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Патент USA US2407105

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Patented Sept. 3, 1946
‘ 2,407,105
‘UNITED STATES PATENT OFFICE‘
2,407,105
HIGH TENACITY FILAMENTARY
.
MATERIALS
‘
George W. Seymour and Walter Brooks, Cumber
land, Md., assignors to Celanese Corporation of
America, a corporation of Delaware
No Drawing. Application January 5, 1944,
Serial No. 517,114
20 Claims.
(01. 57-440)
1
2
This invention relates to improvements in proc
esses for the production, by stretching operations,
of high tenacity yarns and ?laments having a
basis of an organic ester of cellulose, and relates
speeds. The stretching operation not only re
quires precise control to effect a uniform degree
' of stretch through the entire length of the yarn,
1 but, due to the speed at which the yarns are
more particularly to the pretreatment of said or-. \
ganic ester of cellulose'ya-rns and ?laments prior
to stretching. This invention also relates to im
provements in the conditioning of regenerated
cellulose yarns and ?laments of high tenacity,
prepared by the saponi?cation of stretched or,
moving and to their relatively high denier, the
latter must be lubricated properly while moving
toward the stretching apparatus to minimize
friction and to avoid the application of an ex
cessive or uneven degree of tension on the yarns.
Excessive tension results in broken ?laments and
the formation of slubs, while any unevenness in
sanic ester of cellulose yarns ‘and ?laments,
whereby said high tenacity regenerated cellu
the tension applied adversely affects the strength
lose materials are rendered more amenable to
or tenacity of the yarns.‘ The lack of uniformity
in the stretched organic ester of cellulose yarns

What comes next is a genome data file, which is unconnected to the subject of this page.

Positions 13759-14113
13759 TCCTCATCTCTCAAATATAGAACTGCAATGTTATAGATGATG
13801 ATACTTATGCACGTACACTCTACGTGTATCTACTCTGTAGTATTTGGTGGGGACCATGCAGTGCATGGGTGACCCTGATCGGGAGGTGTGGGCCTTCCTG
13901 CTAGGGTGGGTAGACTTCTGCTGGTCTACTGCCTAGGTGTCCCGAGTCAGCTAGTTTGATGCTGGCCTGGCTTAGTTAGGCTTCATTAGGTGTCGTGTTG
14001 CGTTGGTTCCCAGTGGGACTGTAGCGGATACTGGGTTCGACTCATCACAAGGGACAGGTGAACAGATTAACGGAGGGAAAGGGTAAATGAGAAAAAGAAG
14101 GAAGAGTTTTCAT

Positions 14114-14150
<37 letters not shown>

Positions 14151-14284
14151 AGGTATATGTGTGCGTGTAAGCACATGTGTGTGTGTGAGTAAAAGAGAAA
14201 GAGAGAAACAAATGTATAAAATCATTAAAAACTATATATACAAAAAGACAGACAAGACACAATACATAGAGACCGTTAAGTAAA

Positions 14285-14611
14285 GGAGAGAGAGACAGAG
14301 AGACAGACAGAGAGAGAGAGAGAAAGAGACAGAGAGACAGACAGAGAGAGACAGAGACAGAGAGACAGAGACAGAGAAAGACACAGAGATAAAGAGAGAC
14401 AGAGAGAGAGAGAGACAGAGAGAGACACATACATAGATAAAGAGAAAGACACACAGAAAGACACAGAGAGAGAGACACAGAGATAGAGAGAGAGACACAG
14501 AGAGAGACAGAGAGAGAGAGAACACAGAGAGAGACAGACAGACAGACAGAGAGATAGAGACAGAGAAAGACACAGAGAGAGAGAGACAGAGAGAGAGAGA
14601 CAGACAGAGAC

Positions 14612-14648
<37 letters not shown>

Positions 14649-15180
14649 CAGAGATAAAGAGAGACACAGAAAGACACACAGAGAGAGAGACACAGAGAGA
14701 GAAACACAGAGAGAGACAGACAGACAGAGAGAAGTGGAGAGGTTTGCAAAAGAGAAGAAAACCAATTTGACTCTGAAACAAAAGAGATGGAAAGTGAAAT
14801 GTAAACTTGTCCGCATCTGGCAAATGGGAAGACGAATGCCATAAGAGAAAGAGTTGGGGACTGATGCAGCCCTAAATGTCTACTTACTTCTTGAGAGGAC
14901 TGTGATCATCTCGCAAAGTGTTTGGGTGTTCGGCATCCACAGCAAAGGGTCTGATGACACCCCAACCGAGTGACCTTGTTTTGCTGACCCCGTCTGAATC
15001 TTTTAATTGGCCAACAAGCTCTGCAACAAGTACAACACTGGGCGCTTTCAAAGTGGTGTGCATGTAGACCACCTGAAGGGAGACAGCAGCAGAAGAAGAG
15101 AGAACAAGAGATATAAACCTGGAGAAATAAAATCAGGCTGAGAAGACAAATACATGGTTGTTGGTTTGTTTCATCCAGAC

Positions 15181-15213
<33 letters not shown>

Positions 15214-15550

produced is not only carried over to the yarns
after they are saponi?ed but also to the fabrics
textile operations‘ such as knitting and weaving.
An object of this invention is to provide a
process for the pretreatment ‘of organic ester of
cellulose yarns and ?laments whereby said yarns
and ?laments may be subjected to textile opera
tions at very high linear speeds.
‘
into which‘ they are woven.
'
Another object of this invention is the produc-.
tion of improved high tenacity organic ester of
cellulose yarns and ?laments by subjecting said
pretreated organic ester of cellulose yarns and
?laments to high‘ speed ‘stretching operations;
Still another object of this invention is a process
for the preparation of high ‘tenacity yarns and
?laments having a basis of an organic ester of
'
'
While‘ some yarn lubricants are satisfactory
from ‘the point of view of supplying a sufficient
20
degree of lubrication to the rapidly moving rela
tively high denier yarns so that broken filaments
and the formation of slubs are avoided, these
lubricants are difficult to remove in the rela
tively short period of time elapsing before the
running yarns are actually subjected to the sof
toning and stretching operation. Furthermore,
the presence of these lubricants on the yarns pre
cellulose which are of improved quality.
Vents the removal of any residual solvent remain
A further object of this invention is the con